That is the bit about hiking that doesn’t thrill me; Looking at my feet and feet and feet and up – the trees, and back at my feet. On the ECT , this has been mitigated by the amazing views of the coast and cliffs and, depending on the day, the sparkling or endless grey of the ocean. That didn’t quite work today. The other unfortunate event was the loss of my maps and map holder. Like all the ECT trails I walked, the trail itself is generally very well delineated. I used maps to give me a realistic idea of my progress. With no map, the GPS reading on my phone (my location, no path coordinates) only gave me absolute distance from my end point, with no idea of actual trail distance. Add to that, end of hike-itis, knowing that I was late, making Edna wait, and I was less than pleased at what seemed to be a never ending end, even after leaving the painfully boggy woods. The next day’s almost 20 k was looking less and less appealing. But home I went, packed up and got ready for a 7:30 am departure the next day.


Day 11 Motion Head Path. 19.5 k, (6 k Shoal Bay Road (where nasty hikers go to die) and 13.5k Motion Head Path; Shoal Bay to Petty Harbour

There should be a whole chapter written on Shoal Bay Road – Rocky, wet, a complete lake, sometimes a full-on river, two hours of stream jumping, side stepping and wading through the most unpleasant pathway EVER. My hiking companions and I decided that the only way we could ever consider the Spout Path (going south from the coast) was to do the hike from Bay Bulls through to Petty Harbour. It’s close to 30 k, but ANYTHING to avoid Shoal Bay Road. It’s a plan.

But really, Motion Path was exquisite. (am I running out of adjectives??) as promised, it was largely open rolling landscapes, easy walking (once away from Shoal Bay Road). The most Scottish of the trails I would say…where’s the sheeps?? The vegetation was mostly low, but much of it was brilliantly coloured from the approaching autumn.

Cuz it was summer on the trail folks, bright sun, bluest sky and sea and views out and across the gentle hills.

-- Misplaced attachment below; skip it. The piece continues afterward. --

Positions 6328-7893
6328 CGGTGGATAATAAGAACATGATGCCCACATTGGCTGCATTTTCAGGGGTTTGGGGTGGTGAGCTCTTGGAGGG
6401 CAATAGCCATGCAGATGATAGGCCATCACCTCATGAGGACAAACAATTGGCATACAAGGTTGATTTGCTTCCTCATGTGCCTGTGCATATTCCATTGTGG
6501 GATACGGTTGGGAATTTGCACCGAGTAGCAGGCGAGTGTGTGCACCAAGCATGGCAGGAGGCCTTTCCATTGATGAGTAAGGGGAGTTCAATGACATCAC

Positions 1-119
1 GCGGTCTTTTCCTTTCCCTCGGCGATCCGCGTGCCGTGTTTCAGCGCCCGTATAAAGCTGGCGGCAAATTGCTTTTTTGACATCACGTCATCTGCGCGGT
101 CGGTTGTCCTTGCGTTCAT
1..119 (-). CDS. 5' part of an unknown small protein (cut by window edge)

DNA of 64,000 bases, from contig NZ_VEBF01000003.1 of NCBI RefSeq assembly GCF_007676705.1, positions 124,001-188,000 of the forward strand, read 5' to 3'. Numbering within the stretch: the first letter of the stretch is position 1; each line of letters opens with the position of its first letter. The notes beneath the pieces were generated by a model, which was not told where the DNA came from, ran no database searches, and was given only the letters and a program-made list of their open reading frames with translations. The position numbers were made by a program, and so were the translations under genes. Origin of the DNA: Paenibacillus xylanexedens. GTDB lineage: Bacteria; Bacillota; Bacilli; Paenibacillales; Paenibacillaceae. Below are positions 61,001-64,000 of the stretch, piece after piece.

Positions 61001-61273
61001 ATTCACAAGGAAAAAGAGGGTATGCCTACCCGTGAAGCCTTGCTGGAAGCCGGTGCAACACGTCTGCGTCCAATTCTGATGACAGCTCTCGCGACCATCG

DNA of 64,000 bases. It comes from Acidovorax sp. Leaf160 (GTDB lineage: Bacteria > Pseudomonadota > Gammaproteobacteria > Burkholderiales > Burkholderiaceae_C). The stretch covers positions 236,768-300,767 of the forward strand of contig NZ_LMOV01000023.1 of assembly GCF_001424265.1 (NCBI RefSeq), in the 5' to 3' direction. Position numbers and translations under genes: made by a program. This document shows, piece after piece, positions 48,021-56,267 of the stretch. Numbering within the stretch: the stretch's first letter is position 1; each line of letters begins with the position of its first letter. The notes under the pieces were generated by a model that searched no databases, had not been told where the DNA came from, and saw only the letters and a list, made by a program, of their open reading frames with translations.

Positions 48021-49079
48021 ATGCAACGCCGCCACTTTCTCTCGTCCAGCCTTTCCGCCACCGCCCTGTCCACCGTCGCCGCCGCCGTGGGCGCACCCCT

It was only my second day of walking with people and it was excellent; sharing the amazing scenery, moose sighting, as well as the little frustrations. There was a tougher bit getting down into Petty Harbour, and although we were all feeling the end of the day (not just you Delores) it was a sweet sweet end; the greatest of finales to 140 km of beauty and moving forward.

Into Petty Harbour


Day omega

“The stairs down to the stage face east. I know this because it’s the first place to get warmed up and dry in the morning; it’s where I have my coffee.

photo by Steve Topping

I’m sitting here, warm enough to undo my down layer, trying to plan my exit day from my two week plus Newfoundland hiking and eating odysee. Thing is, I don’t want to move. Although this is the wilderness in the heart of Saint john’s, I am finally so calm and comfortable right here, that I have chosen to write on my phone rather than pack up and migrate to one of the excellent local cafes to spew my guts about this adventure. Right, because that may be one of the side effects of travelling alone; the need to ‘say’. In the end, I may have stayed longer than I wanted in that spot, but I was fine thanks, sitting in the sun in St. John’s harbour.“

I find this accommodation vs activity contrast once of the interesting sidebars of this particular trip. On the whole, when I was walking/hiking, I stayed in very comfortable places, with all the facilities I could desire, and then some. In the civilization of St. John’s, I was either at an unfinished house in a disreputable neighbourhood (although, it was not actually a problem) or a non-house, that while meeting Maslow’s basic needs, was in fact of form of urban camping. Again, the hiking itself was no great hardship. I often did very long days, 15-20 k, and was beat at the end of them. The trails were not at all (or rarely) obscure, and the bogginess and repeated climbing and descending were almost never an issue. I was outside, moving through the landscape, at the speed I wanted to be. I did a lot of play-by-play walk narration in my head. Because I’m a loon? because I’m alone?…who knows, but that talk, eventually finding itself written, becomes the walk. or what i can share of it. I think.

But where did that leave me, at the end, finally back in the city? Well, judging from the first paragraph, it left me with no complaints. What so ever. After two 18-20 km days, I arrived back in St. John’s with all my stuff and ‘hiked-in’ to the Stage. Once I dropped my bags, I sat by the door in the late afternoon sun, slowly sipped my beer, ate my chips and watched the sun drop down behind the hills surrounding the harbour. The next day, was similar, but with a book I found at Steve’s, the increadibly compelling Hard Light by Newfoundland author, Micheal Crummey, I sat outside in the sun, until I made my way out of the Battery to a place where a cab could actually find me.